Difference between revisions of "Caching"

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Note: You are currently viewing documentation for Moodle 2.5. Up-to-date documentation for the latest stable version of Moodle may be available here: Caching.

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Revision as of 08:30, 15 August 2013


A cache is a collection of processed data that is kept on hand and re-used in order to avoid costly repeated database queries.

Moodle 2.4 saw the implementation of MUC, the Moodle Universal Cache. This new system allows certain functions of Moodle (eg string fetching) take advantage of different installed cache services (eg files, ram, memcached).

In future versions of Moodle we will continue expanding the number of Moodle functions that use MUC, which will continue improving performance, but you can already start using it to improve your site.

General approach to performance testing

Here is the general strategy you should be taking:

  1. Build a test environment that is as close to your real production instance as possible (eg hardware, software, networking, etc)
  2. Make sure to remove as many uncontrolled variables as you can from this environment (eg other services)
  3. Use a tool to place a realistic, but simulated and repeatable load upon you server. (eg jmeter or selenium).
  4. Decide on a way to measure performance of the server by capturing data (ram, load, time taken, etc)
  5. Run your load and measure a baseline performance result.
  6. Change one variable at a time, and re-run the load to see if performance gets better or worse. Repeat as necessary.
  7. When you discover settings that result in a consistent performance improvement, apply to your production site.

How to use the caching settings

Since Moodle 2.4, Moodle has provided a caching plugin framework to give administrators the ability to control where Moodle stores cached data. For most Moodle sites the default configuration should be sufficient and it is not necessary to change the configuration. For larger Moodle sites with multiple servers, administrators may wish to use memcached, mongodb or other systems to store cache data. The cache plugin screen provides administrators with the ability to configure what cache data is stored where.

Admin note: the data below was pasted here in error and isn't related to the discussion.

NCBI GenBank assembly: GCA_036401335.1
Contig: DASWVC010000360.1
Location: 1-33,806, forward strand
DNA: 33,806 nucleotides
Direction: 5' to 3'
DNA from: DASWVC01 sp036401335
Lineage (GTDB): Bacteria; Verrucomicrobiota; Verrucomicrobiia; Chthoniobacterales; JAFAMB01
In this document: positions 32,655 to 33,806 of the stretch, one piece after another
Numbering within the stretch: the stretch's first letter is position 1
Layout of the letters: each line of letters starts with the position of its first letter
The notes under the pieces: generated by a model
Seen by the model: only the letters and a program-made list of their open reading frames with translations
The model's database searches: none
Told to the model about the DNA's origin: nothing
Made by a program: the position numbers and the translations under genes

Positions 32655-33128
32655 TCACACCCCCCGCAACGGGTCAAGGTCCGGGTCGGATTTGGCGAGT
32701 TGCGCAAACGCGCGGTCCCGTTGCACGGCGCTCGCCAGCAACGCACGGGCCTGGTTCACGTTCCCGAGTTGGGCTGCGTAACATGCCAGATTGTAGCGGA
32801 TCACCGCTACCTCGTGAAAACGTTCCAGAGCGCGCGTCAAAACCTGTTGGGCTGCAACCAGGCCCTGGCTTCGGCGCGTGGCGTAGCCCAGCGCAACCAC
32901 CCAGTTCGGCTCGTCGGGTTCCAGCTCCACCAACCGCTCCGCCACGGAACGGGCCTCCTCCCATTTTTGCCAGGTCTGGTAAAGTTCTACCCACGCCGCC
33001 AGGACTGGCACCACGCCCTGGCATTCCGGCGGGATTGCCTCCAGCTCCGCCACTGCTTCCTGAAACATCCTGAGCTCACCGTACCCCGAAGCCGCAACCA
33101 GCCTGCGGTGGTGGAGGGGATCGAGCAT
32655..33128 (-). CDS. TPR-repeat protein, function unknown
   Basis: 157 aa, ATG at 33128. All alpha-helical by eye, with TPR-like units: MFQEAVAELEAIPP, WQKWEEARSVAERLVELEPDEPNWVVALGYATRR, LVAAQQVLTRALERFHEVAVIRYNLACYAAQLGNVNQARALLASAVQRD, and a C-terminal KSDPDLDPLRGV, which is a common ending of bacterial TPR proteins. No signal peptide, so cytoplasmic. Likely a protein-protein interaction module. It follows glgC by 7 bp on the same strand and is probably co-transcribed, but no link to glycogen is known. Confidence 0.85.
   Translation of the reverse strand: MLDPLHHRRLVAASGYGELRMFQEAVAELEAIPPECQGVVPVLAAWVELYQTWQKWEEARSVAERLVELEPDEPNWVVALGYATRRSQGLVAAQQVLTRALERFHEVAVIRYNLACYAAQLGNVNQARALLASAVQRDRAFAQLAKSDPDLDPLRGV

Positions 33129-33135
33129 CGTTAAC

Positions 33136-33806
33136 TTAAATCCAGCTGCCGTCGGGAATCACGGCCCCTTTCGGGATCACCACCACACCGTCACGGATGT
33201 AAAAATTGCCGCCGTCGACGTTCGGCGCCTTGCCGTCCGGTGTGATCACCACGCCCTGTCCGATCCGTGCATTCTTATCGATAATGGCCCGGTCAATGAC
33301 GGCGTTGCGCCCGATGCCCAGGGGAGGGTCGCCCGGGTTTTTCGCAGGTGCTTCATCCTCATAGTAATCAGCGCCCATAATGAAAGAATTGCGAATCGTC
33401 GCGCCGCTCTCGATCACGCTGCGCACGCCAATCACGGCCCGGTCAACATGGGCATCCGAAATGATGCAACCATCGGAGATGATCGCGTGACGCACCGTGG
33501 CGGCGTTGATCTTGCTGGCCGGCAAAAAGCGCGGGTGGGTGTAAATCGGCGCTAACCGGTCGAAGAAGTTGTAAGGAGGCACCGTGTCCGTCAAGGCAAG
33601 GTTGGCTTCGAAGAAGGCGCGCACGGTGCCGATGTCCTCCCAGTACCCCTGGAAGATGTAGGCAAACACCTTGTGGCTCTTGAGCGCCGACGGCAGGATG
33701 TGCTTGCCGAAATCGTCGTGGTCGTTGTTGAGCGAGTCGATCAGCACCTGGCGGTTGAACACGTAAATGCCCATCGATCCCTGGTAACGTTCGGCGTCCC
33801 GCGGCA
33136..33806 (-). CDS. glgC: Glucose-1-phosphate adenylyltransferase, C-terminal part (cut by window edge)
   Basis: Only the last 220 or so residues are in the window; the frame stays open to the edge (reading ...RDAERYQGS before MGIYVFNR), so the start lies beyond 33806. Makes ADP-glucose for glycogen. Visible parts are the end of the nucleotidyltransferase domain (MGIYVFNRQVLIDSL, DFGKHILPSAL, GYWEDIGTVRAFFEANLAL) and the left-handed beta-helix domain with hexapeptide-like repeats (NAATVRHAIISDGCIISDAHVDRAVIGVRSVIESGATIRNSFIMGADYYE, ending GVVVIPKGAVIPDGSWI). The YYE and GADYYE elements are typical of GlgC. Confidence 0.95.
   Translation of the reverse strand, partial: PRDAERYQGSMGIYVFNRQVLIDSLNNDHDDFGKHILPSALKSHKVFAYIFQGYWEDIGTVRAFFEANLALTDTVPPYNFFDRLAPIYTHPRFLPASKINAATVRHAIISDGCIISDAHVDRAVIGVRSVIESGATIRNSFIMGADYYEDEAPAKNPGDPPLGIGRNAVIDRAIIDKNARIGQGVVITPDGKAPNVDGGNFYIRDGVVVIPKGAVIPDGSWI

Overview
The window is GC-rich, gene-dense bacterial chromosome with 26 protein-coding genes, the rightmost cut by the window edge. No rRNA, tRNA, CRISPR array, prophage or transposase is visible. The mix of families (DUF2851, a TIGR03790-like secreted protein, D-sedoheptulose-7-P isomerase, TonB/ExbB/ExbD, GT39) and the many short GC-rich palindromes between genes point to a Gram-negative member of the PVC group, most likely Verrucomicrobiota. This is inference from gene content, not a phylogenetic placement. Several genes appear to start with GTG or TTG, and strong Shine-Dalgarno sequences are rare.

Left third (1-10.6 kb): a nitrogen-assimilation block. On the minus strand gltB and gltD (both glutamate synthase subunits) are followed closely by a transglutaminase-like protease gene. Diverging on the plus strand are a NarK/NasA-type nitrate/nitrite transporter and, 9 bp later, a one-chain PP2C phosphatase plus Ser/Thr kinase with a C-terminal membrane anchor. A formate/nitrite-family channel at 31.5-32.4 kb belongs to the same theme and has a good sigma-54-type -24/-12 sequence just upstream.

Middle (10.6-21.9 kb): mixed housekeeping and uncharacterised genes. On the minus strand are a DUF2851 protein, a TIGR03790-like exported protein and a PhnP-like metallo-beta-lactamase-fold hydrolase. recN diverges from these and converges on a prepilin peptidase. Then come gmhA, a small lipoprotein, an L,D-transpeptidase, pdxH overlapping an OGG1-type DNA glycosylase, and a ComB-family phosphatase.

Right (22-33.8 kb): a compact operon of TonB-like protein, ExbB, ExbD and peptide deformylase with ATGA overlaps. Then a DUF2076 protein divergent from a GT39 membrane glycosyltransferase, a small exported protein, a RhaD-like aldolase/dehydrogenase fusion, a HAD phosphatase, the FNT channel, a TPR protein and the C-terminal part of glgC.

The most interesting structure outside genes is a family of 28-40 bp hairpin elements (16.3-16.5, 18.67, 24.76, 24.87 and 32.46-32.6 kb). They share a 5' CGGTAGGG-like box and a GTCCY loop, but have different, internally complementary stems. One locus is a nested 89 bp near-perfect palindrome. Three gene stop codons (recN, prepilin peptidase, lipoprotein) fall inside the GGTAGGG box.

Types of cache

Moodle uses three types of cache to store cached data:

  • Request cache - The request cache is available for the duration of every page request. It is not shared between users and is used and cleared on every Moodle request.
  • Session cache - The session cache is available through a users session in Moodle. It is not shared between users, but persists for a single user throughout their session (i.e. from when they logon til when they log off)
  • Application cache - The application cache is a shared cache which is available for every request. It can be shared between users and the cached data can be kept indefinitely if required.

Cache types and multiple-server systems

If you have a system with multiple front-end web servers, the application cache must be shared between the servers. In other words, you cannot use fast local storage for the application cache, but must use shared storage or some other form of shared cache such as a shared memcache.

The same applies to session cache, unless you use a 'sticky sessions' mechanism to ensure that within a session, users always access the same front-end server.

Installed cache stores

This section of the administrator screen displays cache plugins which are installed on the system. It lists what the capabilities of each plugin, what type of cache they provide and provides allows a cache store to be added to the system.

Configured store instances

This section of the administrator screen displays cache stores which have been added to the system. It gives the ability to change the cache configuration and purge the cached data.

Cache lock instances

Moodle supports different mechanisms for 'locking' access to the various cache stores. At present there is only one option and it is not used, so it can safely be ignored.

Known cache definitions